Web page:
MORAL ECONOMY OF THE HOUSEHOLD: (SiLVERSTONE, 2006, P236).
The information and communication that is readily available within the home due to Domestication adds an extra dimension to our everyday lives, in that the family life becomes “fractured” (Silverstone, 2006, P241) through this new kind of public culture.
Lynn Schofield Clark tells of how Silverstone, Hirsch, and Morely were the first to introduce the concept of the moral economy of the household. They did this through the study of television, deducing that “the moral economy refers to the capacity of households actively to engage with the products and meanings of the public, formal, commodity and individual-based economy and to produce something of their own as a result of that engagement.” (Clark, 2014, P5)
Clark argues that the function of media in regards to the moral economy of the household involves the “cultural and economic functions of contemporary families” (Clark, 2014, P6) where media, such as Television can arise conversation within the home about the “larger public realm” and away from the conventional family unit, essentially a symptom of fragmentation that Domestication brings to the contemporary technology equipped household. Therefore we must find a “domestic coherence” as Silverstone suggests. (Silverstone, 2006, P237)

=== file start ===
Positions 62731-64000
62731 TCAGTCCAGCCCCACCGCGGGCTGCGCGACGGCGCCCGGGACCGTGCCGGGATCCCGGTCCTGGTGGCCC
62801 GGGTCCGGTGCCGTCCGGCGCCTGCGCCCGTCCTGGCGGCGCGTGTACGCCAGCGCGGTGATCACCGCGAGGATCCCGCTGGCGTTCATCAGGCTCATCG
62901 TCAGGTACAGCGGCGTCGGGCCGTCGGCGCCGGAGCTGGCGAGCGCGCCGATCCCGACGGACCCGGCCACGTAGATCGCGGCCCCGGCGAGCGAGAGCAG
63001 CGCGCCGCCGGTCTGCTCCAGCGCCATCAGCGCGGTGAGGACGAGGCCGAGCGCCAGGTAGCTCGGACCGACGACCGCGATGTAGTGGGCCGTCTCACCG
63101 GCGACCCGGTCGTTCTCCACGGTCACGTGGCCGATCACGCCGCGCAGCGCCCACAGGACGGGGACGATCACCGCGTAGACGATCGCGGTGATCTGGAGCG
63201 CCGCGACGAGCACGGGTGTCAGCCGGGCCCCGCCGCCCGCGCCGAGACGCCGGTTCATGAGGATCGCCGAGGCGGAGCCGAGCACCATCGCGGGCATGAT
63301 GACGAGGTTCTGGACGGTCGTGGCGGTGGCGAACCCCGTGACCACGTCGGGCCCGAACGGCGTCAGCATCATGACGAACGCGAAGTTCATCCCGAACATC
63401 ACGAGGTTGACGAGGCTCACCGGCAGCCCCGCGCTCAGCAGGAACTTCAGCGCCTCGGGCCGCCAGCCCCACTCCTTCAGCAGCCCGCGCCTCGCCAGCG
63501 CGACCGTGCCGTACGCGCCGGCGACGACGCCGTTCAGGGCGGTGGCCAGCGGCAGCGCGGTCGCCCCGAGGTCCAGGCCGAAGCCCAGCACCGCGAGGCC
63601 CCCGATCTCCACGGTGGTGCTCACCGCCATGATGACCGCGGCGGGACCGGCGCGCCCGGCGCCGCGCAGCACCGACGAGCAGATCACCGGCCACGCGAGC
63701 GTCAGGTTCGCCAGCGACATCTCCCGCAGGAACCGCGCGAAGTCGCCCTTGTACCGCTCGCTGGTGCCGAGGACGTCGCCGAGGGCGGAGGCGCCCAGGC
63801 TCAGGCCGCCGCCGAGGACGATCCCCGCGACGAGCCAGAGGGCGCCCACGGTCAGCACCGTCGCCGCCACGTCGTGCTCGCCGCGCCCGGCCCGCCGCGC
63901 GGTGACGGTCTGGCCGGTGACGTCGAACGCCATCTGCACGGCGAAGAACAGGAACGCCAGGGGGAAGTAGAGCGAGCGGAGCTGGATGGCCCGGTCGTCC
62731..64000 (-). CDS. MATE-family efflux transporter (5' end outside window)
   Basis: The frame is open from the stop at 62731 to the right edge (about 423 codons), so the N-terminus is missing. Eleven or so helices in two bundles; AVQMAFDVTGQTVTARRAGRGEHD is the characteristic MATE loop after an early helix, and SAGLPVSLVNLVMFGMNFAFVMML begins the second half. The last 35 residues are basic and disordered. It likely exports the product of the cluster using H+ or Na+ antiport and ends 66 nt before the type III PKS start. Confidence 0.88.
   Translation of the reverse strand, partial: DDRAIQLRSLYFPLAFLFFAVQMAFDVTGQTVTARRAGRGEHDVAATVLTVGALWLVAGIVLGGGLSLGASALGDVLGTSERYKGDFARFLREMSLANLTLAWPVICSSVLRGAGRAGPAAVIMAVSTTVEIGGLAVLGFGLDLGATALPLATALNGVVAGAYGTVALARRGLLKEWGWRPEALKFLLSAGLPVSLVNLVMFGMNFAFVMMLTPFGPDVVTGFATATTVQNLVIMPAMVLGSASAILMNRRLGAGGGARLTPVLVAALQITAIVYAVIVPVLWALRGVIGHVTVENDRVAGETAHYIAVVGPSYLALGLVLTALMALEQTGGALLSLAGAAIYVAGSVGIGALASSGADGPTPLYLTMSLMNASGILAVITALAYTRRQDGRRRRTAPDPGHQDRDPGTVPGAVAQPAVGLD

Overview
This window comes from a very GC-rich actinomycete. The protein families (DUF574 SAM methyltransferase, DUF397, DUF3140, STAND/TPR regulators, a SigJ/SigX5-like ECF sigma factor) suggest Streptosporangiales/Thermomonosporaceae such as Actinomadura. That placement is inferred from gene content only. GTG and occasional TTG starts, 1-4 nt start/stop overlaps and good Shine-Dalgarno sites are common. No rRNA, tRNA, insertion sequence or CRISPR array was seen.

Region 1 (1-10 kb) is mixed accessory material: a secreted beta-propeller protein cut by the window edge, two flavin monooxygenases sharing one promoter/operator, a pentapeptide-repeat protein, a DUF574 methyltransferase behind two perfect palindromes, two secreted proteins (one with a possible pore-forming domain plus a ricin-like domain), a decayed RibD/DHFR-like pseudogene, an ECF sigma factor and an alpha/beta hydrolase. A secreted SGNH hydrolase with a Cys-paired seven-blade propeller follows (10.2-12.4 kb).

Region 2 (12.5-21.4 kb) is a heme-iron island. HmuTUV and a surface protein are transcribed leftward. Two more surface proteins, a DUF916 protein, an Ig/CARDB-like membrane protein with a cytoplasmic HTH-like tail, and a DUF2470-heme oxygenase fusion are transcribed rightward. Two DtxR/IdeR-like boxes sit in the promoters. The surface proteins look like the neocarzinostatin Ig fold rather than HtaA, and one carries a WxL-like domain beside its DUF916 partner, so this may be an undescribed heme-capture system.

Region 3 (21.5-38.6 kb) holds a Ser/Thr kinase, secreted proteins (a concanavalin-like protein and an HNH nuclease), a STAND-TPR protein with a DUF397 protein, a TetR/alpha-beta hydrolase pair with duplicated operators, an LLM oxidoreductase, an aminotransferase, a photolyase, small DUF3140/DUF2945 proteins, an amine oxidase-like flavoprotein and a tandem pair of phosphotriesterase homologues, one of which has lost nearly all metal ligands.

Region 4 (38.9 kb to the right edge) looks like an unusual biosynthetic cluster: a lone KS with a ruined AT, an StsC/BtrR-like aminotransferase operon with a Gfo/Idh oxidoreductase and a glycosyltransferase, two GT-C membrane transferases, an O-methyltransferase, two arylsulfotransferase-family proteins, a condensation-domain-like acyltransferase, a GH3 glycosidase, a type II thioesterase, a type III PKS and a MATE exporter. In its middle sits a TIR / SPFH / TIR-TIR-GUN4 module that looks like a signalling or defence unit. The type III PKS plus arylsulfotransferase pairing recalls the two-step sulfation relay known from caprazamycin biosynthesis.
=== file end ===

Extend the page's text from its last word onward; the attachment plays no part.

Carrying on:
Clark characterises media as an organising force through domestication, referencing a study by Barry Wellman that documented how “family members increasingly employ mobile media to foster connectedness and to stay in touch with one another throughout the day.” (Clark, 2014, P7)
Clark sees the moral economy as useful to understanding contemporary media, and divides it into three parts. First she argues it is inconceivable to consider a household or a family and its media practices without also taking into account the means why by which it is maintained. A form of media consumption within the home manipulating how families are consumers of mediated content. (Clark, 2014, P8) The second phase refers to how “media purchases and use are made in the particular contexts of unique households, and those decisions tend to be expressive of certain culturally patterned ways of knowing,” (Clark, 2014, P8) demonstrating how the value placed on certain types of information technology is relative to the individuals within the home. The third way is that media becomes “tamed within the context of household,” (Clark, 2014, P10) becoming both physically and symbolically located within the home, fitting into our routines, our time structures, and how we display them to others. (Clark, 2014, P10)
Overall through these three characteristics in which Clark arises indicates how intrinsic technologies are in regards to relations of power within the household, where family members attach social significance and values to the technology, asserting authority and making decisions which impact on others within their shared family culture. Thus Clark’s main argument can be...